For example, internal welds are difficult to perform and inspect, increasing the likelihood of weld failure as well as labor costs. Deficiencies in these welds can lead to decreased durability, improper insulation, wall warping and deformation, decreased emissions performance, discoloration, as well as increased noise and vibration. In addition, while techniques such as TIG and Plasma welding help avoid weld spattering and wall warping or deformation, these techniques are expensive, and still require labor and inspection.

Accordingly, manufacturing costs of a manifold assembly can be significant, and a continual need exists in the industry to reduce these costs. Reducing the number of welds in a manifold assembly can significantly reduce such costs. In addition, the placement and type of the welds impact the design options as well as the overall strength and durability of the manifold assembly.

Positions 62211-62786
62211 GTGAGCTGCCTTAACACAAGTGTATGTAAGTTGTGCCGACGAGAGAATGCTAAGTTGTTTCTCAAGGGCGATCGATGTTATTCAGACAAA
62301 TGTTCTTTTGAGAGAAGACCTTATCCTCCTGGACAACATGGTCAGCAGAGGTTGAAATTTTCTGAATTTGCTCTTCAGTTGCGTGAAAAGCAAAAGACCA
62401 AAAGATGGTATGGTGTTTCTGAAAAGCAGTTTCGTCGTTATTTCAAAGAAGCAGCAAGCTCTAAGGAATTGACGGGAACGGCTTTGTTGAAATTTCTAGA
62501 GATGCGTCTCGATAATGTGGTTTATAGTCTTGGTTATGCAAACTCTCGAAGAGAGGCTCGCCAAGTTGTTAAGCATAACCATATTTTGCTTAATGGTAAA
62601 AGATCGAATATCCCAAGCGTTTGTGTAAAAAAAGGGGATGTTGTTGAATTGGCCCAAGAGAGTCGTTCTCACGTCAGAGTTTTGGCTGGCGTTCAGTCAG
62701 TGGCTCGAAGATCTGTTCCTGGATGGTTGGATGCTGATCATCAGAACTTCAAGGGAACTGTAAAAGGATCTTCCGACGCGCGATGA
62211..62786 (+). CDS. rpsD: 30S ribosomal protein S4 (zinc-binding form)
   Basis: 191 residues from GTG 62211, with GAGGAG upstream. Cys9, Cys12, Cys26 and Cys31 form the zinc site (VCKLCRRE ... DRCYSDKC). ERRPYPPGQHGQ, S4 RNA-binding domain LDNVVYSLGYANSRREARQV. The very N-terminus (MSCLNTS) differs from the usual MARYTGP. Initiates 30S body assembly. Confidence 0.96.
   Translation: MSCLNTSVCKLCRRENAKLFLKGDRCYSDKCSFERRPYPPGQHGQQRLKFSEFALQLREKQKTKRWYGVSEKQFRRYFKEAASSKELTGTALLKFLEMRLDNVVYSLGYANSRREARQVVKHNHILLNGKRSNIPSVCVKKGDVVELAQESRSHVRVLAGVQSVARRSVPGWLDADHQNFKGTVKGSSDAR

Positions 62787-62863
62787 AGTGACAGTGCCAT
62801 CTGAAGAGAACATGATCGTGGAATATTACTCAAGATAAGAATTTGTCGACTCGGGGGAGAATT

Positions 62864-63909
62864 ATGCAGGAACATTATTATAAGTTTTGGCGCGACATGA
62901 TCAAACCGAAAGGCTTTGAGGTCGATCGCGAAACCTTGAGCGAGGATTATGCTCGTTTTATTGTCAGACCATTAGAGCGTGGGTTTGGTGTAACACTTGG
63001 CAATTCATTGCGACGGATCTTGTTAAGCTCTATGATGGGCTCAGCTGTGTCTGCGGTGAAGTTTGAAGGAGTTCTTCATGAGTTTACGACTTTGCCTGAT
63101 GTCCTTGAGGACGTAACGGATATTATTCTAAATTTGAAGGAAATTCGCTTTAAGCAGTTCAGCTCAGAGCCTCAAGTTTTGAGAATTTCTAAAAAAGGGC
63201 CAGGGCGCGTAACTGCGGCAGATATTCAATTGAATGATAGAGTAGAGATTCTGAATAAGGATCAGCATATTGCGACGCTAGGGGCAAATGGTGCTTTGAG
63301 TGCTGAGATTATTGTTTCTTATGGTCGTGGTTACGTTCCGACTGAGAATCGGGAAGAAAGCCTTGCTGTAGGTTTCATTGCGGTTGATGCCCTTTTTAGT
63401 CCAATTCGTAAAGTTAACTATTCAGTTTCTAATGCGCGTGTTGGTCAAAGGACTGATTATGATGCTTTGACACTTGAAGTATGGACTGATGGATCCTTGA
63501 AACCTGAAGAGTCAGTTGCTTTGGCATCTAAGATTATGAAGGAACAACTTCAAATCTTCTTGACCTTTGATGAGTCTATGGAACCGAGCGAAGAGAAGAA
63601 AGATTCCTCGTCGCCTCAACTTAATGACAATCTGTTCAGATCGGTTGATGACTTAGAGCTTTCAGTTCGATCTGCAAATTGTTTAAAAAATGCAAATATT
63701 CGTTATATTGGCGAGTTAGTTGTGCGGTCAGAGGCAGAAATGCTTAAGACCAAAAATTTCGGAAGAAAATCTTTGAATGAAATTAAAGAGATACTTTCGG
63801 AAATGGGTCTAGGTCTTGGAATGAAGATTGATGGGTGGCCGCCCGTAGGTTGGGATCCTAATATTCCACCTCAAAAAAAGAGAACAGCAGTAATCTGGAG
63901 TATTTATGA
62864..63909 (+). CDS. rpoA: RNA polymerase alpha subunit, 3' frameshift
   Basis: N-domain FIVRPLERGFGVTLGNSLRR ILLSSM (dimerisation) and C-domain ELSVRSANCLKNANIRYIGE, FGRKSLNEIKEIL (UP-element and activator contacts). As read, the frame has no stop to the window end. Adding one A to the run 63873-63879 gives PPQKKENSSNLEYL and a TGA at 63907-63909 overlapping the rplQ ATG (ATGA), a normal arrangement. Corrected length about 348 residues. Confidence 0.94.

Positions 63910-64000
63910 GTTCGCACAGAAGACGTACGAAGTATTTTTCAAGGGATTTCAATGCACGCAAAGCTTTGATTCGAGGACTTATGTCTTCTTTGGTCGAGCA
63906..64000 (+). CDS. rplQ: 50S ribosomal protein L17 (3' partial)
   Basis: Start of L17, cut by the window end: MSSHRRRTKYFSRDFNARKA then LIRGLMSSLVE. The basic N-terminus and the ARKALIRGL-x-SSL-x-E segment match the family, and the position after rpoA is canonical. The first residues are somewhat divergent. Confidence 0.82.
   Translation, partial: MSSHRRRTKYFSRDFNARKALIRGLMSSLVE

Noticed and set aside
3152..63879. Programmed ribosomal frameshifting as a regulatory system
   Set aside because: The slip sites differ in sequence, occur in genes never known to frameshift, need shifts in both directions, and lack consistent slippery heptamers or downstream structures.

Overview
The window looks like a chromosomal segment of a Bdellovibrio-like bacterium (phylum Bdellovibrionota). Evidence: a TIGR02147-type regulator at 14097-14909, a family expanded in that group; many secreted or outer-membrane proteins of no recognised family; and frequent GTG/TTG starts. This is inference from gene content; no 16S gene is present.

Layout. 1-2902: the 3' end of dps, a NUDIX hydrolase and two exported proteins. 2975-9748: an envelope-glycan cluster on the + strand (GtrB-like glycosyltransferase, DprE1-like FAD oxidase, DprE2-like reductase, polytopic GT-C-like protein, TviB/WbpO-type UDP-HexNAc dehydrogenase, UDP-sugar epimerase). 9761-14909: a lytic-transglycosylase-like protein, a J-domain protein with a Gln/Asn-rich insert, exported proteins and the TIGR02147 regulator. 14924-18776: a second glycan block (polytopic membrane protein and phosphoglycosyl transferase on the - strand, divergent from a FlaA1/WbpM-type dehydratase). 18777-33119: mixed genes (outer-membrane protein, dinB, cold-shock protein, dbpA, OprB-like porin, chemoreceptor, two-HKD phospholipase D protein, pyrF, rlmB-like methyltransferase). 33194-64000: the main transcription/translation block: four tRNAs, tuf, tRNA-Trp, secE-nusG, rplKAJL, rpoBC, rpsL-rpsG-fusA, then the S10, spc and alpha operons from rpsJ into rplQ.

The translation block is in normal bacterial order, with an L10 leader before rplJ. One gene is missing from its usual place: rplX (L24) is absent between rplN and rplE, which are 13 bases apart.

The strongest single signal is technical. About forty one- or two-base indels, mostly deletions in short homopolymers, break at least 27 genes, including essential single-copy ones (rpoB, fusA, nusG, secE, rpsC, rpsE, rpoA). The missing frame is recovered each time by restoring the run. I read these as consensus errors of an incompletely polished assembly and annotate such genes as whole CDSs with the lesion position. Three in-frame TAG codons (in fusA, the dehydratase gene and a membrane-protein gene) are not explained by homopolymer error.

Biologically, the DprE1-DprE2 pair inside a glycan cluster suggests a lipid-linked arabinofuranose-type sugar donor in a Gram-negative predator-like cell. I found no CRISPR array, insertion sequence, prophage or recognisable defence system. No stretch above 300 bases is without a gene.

Therefore, there is a need in the art to provide a dual-layer to flange welded joint that can overcome at least several of the above disadvantages and achieve at least some of the above advances desirable in the art.

SUMMARY OF INVENTION

A dual wall exhaust manifold assembly with a flange weld joint is provided. The manifold has an outer shell spaced apart from an inner assembly to allow for an air gap between the shell and the inner assembly. The inner assembly, with runners for transporting engine exhaust from an inlet to an outlet, is connected to a flange. The outer shell includes a gap between the end portion of the outer shell and the flange. This gap allows a single exterior weld joint to connect the inner assembly and outer shell to the flange.

DESCRIPTION OF THE DRAWINGS